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Senate Moves to Proceed on Affordable Care Act Repeal Legislation

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In the words of the great Yogi Berra, “It ain’t over till it’s over.” Unable to reach agreement on how to amend the House bill to repeal and replace the Affordable Care Act (ACA), the Senate voted on Tuesday on a “motion to proceed” which permits the Senate to take up some version of a Senate bill to repeal parts of the ACA under the Budget Act’s expedited reconciliation process. While there are some clear rules to the process, much of what lies ahead for the legislation is unknown. The narrow vote on even proceeding to debate the bill-50 Republicans voted for and two against, with the Vice President casting the deciding vote-suggests that reaching agreement on substance will remain a challenge. Yesterday evening, the Senate rejected the more comprehensive repeal-and-legislation previously floated in a discussion draft (the “Better Care Reconciliation Act”) by a vote of 43 to 57. A repeal-only amendment met a similar fate this afternoon. Ultimately, observers expect that if the Senate passes a bill, it will be a pared down “skinny” repeal bill and much of the final substance will need to be hammered out in a House-Senate conference.

Process and Schedule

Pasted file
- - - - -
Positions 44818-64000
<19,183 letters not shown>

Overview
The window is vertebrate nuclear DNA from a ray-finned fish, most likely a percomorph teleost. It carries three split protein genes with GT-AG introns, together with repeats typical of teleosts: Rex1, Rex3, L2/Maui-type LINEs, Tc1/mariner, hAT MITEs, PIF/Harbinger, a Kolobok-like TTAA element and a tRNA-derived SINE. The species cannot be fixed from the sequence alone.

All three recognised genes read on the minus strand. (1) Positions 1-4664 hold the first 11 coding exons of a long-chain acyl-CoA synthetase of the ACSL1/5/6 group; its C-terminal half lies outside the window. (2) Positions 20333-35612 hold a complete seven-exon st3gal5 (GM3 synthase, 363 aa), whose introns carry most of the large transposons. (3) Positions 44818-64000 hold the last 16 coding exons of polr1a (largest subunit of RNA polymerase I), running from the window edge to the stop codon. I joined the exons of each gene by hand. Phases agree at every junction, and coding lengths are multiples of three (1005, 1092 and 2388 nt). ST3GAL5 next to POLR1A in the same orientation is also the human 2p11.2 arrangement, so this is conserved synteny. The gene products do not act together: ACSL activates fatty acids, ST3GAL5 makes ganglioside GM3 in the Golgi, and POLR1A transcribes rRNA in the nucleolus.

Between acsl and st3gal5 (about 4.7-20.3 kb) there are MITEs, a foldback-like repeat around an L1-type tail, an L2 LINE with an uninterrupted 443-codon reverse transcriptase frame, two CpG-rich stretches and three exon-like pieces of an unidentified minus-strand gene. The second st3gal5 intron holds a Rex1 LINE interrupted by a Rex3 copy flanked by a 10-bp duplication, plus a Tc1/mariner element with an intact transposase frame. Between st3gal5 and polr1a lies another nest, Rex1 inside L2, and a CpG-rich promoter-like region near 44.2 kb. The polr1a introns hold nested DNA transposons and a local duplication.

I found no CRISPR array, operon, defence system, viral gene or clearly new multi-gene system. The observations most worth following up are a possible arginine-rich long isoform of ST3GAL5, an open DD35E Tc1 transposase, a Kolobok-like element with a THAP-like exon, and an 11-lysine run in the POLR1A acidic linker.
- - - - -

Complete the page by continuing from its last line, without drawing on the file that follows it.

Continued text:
With passage of the motion to proceed, the formal process of considering legislation under the process known as reconciliation is triggered. The Senate now moves to consider the bill under a 20 hour time limit, with time equally divided between Republicans and Democrats. When all time on the bill is exhausted, probably after two or three days, a process colloquially known as “vote-a-rama” begins. Under this process a Senator may offer an amendment to the bill, but is allowed only 2 minutes to explain it, followed by an up or down vote. This process goes on essentially until everyone gives up in exhaustion, often into the wee hours of the morning. At some point in this process, Senate Majority Leader McConnell will likely offer a “leadership amendment” representing the legislation he think has the best chance of gaining the support of 50 of his 52 Republican colleagues. This may be only a “skinny repeal”-a slimmed down bill that only serves to move the bill to a House-Senate conference. However, many of the amendments that will be offered during this process will be used to force votes on matters that can later be used against individual senators in political campaigns. And some proposals will be found to violate the Senate’s “Byrd rule,” requiring 60 votes and thereby assuring their demise.

The schedule to move this bill is both tight and also more uncertain. The Senate has announced it will stay here through the second week of August, however the House is scheduled to be out for August recess at the end of this week. For weeks the expectation has been that after the Senate acted, the House would take up the Senate-passed bill and, however grudgingly, quickly pass it. Now that a House-Senate conference may be necessary to re-write the legislation in hopes of finding a compromise that Republican can rally around, it is possible that the House (and the Senate) could be called back to Washington early. But if there is to be a House-Senate conference, it is likely action on a final bill would not occur before September sometime.